Mentions: The mean telomere length was 2.02 ± 0.9 in those with a BMI less than 22.9 kg/cm2 (N=11), 2.05 ± 0.8 in people with a BMI 23.0 to 24.9 kg/cm2 (N=13), and 1.48 ± 0.5 in people with a BMI greater than 25.0 kg/cm2 (N=10) (Fig. 4A). Thus, we found that telomere length from the whole blood DNA of healthy volunteers also shortened if subjects had greater BMI.

View Article: PubMed Central - PubMed

ABSTRACT

The main mechanism of pathogenesis which causes systemic complications in obstructive sleep apnea (OSA) patients is believed to be intermittent hypoxia-induced intermediary effect and it depends on the burden of oxidative stress during sleep. We aimed to search the predictive markers which reflect the burden of systemic oxidative stress in patients with OSA and whether excessive telomere length shortening is a characteristic feature that can assess oxidative stress levels. We used quantitative PCR to measure telomere length using peripheral blood genomic DNA. Telomere lengths were compared in an age- and body mass index (BMI)-dependent manner in 34 healthy volunteers and 43 OSA subjects. We also performed reactive oxygen species assay to measure the concentration of hydrogen peroxide in the peripheral blood of healthy volunteers and OSA subjects. We found that the serum concentration of hydrogen peroxide was considerably higher in OSA patients, and that this was closely related with the severity of OSA. Significantly shortened telomere length was observed in the circulating leukocytes of the peripheral blood of OSA patients, and telomere length shortening was aggravated more acutely in an age- and BMI-dependent manner. An inverse correlation was observed between the concentration of hydrogen peroxide and the telomere length of OSA patients and excessive telomere length shortening was also linked to severity of OSA. The results provided evidence that telomere length shortening or excessive cellular aging might be distinctive in circulating leukocyte of OSA patients and may be an predictive biomarker for reflect the burden of oxidative stress in the peripheral blood of OSA patients.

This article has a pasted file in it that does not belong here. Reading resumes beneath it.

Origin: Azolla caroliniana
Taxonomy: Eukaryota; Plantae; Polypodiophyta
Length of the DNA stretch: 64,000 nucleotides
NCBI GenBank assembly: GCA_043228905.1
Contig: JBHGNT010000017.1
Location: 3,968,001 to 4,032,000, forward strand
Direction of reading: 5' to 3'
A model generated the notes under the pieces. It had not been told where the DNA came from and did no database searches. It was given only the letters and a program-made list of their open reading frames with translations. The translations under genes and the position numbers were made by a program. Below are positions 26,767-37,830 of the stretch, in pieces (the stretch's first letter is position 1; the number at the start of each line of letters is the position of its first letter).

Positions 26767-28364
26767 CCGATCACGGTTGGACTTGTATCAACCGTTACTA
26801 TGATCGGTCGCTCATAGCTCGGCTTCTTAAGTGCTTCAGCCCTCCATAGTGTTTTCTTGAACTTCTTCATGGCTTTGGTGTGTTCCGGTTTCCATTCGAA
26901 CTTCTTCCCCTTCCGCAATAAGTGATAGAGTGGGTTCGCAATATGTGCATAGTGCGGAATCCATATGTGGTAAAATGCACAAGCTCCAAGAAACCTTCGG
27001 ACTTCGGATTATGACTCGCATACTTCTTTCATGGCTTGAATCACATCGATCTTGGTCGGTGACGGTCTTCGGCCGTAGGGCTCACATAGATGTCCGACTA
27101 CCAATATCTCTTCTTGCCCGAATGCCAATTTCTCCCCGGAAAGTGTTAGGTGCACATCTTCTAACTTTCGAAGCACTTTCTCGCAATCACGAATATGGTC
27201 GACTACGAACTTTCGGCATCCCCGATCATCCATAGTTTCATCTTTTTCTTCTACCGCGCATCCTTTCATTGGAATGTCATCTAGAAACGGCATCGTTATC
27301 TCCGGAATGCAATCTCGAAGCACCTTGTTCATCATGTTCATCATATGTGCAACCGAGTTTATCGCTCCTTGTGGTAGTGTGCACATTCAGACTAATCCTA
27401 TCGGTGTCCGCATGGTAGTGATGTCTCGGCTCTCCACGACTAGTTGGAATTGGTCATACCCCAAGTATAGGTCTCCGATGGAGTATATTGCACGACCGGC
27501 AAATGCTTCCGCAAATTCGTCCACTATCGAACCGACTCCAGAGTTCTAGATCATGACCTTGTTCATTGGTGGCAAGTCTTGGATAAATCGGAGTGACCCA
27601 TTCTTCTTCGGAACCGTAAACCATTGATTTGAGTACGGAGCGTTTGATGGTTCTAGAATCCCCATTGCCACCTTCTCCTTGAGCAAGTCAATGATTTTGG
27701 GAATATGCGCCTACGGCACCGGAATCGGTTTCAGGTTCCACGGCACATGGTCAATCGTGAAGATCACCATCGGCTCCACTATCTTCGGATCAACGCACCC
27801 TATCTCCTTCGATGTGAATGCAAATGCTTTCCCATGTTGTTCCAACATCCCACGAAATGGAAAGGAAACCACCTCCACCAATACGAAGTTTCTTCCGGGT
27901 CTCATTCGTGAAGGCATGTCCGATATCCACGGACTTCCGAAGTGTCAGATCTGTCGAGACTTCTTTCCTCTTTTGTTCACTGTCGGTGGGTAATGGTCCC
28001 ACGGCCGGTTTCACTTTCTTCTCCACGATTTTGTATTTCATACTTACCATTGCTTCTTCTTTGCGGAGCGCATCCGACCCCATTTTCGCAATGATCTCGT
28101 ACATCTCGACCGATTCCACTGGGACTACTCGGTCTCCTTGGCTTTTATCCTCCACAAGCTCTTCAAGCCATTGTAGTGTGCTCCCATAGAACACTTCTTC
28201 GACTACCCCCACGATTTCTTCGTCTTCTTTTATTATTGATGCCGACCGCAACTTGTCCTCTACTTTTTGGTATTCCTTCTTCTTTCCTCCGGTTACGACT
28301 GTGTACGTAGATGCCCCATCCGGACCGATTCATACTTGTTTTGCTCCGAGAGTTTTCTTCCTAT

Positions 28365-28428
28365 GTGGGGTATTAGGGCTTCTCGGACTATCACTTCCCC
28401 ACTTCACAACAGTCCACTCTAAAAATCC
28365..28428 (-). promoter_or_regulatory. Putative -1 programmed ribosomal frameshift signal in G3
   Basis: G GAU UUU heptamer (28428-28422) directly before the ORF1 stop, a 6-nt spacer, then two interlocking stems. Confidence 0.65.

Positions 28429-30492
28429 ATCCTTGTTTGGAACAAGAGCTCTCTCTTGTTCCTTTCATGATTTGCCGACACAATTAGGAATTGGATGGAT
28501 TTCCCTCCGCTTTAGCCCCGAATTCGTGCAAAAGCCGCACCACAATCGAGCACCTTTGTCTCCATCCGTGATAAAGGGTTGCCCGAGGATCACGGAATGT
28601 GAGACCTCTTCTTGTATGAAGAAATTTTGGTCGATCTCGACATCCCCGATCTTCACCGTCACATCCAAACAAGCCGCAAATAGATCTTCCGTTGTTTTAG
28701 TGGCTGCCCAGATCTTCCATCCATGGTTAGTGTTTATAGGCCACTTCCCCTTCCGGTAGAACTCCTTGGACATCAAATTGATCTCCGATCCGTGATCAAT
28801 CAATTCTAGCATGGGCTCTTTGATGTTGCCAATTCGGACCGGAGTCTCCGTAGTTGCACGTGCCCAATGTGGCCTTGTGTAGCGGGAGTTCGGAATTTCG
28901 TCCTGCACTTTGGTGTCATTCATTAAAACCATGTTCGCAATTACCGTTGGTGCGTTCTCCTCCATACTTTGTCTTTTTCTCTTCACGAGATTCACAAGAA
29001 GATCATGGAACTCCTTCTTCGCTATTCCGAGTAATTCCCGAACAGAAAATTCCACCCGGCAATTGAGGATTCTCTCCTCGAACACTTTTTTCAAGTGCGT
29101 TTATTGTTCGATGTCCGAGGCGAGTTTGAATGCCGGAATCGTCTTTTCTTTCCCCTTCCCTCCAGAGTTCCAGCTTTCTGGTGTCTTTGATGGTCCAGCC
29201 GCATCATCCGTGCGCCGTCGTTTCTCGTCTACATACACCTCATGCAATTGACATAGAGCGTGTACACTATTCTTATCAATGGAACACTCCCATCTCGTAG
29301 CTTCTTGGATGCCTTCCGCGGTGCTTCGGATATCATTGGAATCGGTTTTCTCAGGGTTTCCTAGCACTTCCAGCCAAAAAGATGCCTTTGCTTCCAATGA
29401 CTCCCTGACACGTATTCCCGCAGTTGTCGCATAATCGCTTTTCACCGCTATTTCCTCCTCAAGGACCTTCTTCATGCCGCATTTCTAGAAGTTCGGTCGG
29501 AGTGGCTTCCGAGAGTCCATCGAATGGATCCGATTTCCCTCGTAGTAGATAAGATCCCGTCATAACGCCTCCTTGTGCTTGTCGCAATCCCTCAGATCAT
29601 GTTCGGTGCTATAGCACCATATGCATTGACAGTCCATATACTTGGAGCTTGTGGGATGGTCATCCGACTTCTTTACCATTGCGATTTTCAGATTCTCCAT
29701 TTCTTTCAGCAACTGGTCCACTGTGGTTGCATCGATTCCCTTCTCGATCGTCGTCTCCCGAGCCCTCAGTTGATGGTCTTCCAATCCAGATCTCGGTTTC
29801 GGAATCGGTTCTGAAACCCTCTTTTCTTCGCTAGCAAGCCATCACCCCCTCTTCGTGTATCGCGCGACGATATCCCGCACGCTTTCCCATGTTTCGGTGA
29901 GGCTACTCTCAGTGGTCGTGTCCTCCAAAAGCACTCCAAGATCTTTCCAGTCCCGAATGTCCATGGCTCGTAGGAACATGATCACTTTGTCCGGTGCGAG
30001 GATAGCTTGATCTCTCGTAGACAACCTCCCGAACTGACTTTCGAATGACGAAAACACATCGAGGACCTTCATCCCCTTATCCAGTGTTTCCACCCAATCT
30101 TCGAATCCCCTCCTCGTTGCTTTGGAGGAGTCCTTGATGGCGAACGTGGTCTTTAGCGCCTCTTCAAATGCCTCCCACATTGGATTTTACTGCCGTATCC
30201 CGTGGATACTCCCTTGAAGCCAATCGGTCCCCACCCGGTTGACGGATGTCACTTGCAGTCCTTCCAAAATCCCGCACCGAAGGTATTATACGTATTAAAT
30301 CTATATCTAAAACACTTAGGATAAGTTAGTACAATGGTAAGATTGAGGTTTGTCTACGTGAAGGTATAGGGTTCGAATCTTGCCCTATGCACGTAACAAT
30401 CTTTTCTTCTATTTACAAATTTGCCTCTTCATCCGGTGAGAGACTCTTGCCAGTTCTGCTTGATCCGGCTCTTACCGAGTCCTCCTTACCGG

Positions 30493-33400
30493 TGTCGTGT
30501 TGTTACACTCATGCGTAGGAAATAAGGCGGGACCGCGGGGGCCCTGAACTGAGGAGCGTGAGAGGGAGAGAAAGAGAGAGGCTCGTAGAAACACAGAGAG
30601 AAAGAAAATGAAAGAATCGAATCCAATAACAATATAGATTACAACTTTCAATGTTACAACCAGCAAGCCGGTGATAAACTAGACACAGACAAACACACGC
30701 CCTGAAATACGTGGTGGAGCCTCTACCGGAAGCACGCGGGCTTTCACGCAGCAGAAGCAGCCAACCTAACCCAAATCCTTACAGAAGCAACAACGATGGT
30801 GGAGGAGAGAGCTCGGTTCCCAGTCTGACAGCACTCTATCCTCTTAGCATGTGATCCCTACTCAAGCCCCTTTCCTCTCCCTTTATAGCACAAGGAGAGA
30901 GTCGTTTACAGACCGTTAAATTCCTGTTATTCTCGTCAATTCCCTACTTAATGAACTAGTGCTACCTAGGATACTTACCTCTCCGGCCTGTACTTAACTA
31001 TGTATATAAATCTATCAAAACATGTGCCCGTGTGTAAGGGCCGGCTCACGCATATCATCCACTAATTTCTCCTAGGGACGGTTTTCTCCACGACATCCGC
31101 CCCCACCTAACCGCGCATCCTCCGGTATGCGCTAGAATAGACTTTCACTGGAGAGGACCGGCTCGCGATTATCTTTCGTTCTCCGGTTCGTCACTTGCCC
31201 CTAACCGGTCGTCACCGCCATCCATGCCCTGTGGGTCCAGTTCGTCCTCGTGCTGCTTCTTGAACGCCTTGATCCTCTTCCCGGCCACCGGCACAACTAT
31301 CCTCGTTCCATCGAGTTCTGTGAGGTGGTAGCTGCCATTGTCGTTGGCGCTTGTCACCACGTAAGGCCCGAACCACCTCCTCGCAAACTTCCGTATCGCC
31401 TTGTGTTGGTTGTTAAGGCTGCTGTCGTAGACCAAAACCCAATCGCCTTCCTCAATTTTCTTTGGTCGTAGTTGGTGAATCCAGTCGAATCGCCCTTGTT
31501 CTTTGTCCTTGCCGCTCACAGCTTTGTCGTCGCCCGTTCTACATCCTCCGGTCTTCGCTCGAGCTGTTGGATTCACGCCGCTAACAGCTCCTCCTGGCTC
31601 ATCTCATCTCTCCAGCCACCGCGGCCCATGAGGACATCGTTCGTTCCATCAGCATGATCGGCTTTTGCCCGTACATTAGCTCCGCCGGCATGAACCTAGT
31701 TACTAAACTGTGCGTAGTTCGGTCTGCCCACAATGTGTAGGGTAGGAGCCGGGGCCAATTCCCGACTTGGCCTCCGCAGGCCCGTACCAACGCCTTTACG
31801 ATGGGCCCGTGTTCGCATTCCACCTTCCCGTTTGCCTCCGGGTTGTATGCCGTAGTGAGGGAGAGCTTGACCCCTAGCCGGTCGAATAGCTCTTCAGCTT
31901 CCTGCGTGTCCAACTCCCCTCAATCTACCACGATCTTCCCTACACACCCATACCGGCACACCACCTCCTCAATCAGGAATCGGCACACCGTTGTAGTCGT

No MeSH data available.